I've never had a Modcan Quad LFO unfortunately :cry: but it seems that method wouldn't really be much different than using dividers? :hmm: The methods are just "upside down" from each other I think?

If your divider has enough outputs and subdivisions you don't really need to do the AND logic to get your downbeat. For instance for 2 against 3 take a divide by 6 as your downbeat, for 3 against 4 take divide by 12 as the downbeat etc. And sure, the more complex the polyrhythm the less likely that you'll have a handy division that matches your downbeat and you may have to chain 2 or more dividers together and maybe even use a logic module etc. :spin:

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ear ear
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Post by ear ear » Mon Feb 09, 2015 3:59 am

John, what you're saying is completely true as far as it goes, but, if we take your three against four example, what happens if you want to change mid-piece to three against five with the same bar length? Your divider would need to have a /60 output, and taking your divider outputs directly to give each rhythm wouldn't work. The /5 output, for example, would give twelve beats per bar. Larger division ratios on dividers are often powers of four, on the presumption you'll be using them to count larger numbers of bars in 4/4 - like the Moon Octal Divider, for example.
He throws the ink first and works out what it is later. "I've got to turn that into parrots." - Ralph Steadman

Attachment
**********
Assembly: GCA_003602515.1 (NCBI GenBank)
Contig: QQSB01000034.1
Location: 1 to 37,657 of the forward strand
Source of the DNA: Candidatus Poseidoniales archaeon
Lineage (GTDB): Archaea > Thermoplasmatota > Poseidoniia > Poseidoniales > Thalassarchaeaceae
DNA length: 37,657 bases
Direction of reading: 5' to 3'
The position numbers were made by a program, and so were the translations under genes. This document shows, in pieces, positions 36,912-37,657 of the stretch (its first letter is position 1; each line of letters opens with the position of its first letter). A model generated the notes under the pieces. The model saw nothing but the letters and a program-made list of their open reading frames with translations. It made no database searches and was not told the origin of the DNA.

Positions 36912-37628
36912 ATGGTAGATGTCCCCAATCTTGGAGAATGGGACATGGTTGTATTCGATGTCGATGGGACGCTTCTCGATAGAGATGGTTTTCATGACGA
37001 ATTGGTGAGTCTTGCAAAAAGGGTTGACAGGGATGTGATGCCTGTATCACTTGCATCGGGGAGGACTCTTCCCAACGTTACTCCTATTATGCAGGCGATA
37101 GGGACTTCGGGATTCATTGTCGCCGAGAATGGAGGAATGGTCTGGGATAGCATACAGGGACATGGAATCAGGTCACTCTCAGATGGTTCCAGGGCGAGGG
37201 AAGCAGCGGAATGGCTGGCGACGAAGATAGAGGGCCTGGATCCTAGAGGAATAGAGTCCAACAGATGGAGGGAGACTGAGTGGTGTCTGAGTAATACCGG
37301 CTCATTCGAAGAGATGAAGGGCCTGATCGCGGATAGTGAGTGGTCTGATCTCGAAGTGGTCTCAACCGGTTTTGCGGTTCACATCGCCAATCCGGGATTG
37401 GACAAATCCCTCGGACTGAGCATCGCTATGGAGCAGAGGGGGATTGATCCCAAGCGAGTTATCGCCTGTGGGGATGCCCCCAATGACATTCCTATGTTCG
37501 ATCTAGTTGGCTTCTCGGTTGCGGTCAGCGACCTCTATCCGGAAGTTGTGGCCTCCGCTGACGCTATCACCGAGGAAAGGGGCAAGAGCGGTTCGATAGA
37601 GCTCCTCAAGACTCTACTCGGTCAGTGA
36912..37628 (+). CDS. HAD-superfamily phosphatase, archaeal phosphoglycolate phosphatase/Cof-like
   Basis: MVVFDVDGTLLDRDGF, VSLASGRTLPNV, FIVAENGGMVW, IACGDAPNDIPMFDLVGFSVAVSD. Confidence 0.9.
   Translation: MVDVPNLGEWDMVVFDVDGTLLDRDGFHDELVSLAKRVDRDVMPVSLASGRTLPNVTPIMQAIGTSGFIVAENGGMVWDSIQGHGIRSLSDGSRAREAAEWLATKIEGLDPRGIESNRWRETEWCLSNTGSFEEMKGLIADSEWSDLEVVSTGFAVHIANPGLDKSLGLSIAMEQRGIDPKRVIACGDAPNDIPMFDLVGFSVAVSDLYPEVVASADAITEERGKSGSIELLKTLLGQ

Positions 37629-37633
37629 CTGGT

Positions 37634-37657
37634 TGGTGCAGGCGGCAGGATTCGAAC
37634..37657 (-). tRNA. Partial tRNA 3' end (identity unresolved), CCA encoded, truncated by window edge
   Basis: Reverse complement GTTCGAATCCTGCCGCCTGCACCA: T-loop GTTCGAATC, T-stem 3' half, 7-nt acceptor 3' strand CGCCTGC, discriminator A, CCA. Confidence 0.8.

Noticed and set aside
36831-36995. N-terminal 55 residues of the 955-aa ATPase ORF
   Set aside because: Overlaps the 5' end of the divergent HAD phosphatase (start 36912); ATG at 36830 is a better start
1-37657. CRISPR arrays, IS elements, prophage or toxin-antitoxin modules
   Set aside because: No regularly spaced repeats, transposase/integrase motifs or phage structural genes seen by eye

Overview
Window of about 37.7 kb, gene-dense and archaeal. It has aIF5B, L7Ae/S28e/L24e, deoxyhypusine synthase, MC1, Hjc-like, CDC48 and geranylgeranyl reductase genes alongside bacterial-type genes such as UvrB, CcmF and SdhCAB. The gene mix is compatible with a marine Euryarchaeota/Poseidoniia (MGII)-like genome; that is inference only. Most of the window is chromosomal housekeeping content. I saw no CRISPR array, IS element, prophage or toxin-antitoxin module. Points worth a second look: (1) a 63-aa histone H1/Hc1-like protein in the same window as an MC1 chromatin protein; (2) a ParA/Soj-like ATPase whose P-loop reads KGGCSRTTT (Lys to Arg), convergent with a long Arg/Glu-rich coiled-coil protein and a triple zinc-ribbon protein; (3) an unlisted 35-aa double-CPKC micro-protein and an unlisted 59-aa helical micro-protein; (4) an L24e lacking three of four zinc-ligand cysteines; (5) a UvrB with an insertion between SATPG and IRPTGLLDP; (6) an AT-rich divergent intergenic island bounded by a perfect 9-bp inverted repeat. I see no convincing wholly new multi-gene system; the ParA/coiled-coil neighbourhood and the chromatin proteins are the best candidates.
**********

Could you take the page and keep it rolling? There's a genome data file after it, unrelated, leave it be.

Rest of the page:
JohnLRice

Post by JohnLRice » Mon Feb 09, 2015 6:52 am

ear ear wrote:John, what you're saying is completely true as far as it goes, but, if we take your three against four example, what happens if you want to change mid-piece to three against five with the same bar length? Your divider would need to have a /60 output, and taking your divider outputs directly to give each rhythm wouldn't work. The /5 output, for example, would give twelve beats per bar. Larger division ratios on dividers are often powers of four, on the presumption you'll be using them to count larger numbers of bars in 4/4 - like the Moon Octal Divider, for example.
Too tired to think about it right now! :ripbanana: :hihi:

Just finished a new video sort of based on the current discussion (it's 3 against 4) and posted it in the black hole bottomless pit called You Tunes Here :roll: :hihi: viewtopic.php?p=1801506

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Post by 101010oxo » Mon Feb 09, 2015 7:47 am